26 September 2014
Governments and corporations pledge at UN summit to eliminate deforestation by 2030
Dozens of governments, businesses, civil society and indigenous peoples that participated in the UN Climate Summit in New York pledged to halve deforestation by 2020 and to end within the following decade.
‘Forests are not only a critical part of the climate solution – they hold multiple benefits for all members of society’, Secretary-General Ban Ki-moon said. If it works as expected, the initiative would avoid between 4.5 and 8.8 billion tons of carbon dioxide each year by 2030. That is equivalent to removing the carbon emissions produced by the one billion cars that are currently on the world’s roads.
The New York Declaration on Forests, a non-legally binding political agreement, calls for the restoration of more than 350 million hectares of forests and croplands, an area greater than the size of India. Deforestation is a significant contributor to climate change. Trees, which store carbon, release it when they are burned during slash-and-burn land clearing of forests, for example.
In support of the Declaration, 20 global food companies, most recently Dunkin Donuts and Krispy Kreme, announced their pledges to deforestation-free sourcing policies of palm oil. The world’s largest palm oil companies – Wilmar, Golden Agri-Resources and Cargill – also committed to work together to implement and join the Indonesian Business Council in asking incoming Indonesian President Joko Widodo to support their efforts through legislation and policies. Taken together, the share of palm oil under zero deforestation commitments has grown from 0 to about 60 per cent in the last year, with the potential to reduce up to 450 million tons of carbon dioxide emissions annually by 2020. That is the equivalent of 2 billion tonnes in the period through 2020.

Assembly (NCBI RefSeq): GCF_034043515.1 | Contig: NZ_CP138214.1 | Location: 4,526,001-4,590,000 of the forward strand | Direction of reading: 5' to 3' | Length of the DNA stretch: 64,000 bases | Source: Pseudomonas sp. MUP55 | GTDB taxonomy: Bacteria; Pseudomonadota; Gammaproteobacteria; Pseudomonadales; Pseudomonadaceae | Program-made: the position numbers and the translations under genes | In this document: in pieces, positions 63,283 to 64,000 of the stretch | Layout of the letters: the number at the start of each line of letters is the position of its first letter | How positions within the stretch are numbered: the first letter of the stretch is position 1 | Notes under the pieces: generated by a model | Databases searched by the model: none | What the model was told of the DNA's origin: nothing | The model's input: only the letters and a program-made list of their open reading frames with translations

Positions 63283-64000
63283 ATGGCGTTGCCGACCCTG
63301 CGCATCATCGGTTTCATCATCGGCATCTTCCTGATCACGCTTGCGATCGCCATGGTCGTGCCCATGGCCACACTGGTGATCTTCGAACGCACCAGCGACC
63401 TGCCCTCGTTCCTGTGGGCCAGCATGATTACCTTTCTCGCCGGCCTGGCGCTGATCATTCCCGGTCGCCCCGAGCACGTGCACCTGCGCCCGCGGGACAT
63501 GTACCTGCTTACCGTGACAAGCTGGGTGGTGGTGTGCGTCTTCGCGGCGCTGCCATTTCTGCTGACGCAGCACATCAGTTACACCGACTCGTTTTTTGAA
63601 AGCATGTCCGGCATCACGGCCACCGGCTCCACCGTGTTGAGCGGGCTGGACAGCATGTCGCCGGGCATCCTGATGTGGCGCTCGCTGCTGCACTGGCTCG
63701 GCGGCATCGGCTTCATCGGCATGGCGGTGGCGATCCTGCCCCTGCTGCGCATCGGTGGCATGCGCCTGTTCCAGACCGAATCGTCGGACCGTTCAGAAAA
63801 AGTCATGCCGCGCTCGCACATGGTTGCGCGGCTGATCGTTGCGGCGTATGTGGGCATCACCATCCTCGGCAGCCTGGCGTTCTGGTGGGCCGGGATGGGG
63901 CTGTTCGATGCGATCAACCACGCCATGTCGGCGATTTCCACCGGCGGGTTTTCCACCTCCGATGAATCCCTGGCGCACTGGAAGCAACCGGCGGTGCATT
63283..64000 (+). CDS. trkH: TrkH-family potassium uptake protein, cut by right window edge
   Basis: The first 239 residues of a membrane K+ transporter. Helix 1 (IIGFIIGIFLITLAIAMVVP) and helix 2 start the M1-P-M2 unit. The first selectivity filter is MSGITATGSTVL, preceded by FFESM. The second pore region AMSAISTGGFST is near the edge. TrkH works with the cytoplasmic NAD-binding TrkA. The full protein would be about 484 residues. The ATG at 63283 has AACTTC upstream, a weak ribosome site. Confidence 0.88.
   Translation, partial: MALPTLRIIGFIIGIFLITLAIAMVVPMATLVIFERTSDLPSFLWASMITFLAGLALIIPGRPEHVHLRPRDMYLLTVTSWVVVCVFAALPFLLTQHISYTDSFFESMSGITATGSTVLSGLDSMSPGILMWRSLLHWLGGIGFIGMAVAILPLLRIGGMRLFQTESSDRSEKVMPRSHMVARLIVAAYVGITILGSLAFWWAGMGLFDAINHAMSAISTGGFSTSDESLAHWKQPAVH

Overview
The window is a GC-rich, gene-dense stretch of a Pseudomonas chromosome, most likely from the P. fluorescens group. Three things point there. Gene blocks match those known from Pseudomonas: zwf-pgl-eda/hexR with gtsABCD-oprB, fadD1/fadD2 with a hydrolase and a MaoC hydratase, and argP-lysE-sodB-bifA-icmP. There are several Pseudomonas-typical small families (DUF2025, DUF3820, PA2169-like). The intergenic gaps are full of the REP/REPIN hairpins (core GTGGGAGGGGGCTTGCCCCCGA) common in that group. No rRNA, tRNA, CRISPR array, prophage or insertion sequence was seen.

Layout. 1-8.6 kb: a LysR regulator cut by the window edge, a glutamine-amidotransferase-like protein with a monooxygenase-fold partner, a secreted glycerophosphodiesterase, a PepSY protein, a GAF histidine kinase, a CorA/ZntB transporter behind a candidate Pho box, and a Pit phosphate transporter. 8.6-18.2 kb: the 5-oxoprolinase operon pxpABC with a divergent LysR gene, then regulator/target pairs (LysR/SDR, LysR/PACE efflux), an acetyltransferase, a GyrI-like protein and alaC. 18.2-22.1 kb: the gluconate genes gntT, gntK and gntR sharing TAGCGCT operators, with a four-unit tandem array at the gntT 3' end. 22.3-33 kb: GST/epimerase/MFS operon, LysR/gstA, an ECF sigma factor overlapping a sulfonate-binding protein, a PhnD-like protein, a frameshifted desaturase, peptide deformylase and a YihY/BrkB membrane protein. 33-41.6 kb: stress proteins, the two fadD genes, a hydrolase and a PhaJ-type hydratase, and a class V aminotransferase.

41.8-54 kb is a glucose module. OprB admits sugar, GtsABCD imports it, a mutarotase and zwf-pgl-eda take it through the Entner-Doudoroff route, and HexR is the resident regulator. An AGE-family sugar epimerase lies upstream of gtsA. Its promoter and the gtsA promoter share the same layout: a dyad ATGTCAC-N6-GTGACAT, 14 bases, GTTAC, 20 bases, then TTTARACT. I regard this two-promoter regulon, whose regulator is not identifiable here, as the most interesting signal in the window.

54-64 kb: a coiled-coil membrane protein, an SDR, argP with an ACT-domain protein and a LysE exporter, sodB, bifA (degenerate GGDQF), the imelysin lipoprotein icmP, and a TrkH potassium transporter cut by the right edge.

Among other announcements, 26 governors from Peru and Liberia presented new forest policies and pledged to cut deforestation by 80 per cent. Meanwhile, the Democratic Republic of the Congo (DRC), Ethiopia, Guatemala, Uganda and several other countries are set to make national pledges to restore more than 30 million hectares of degraded lands.
Also, the Consumer Goods Forum, a coalition of 400 companies, called on governments to pass a legally binding climate deal in Paris in 2015 that includes REDD+, including large-scale payments to countries that reduce deforestation.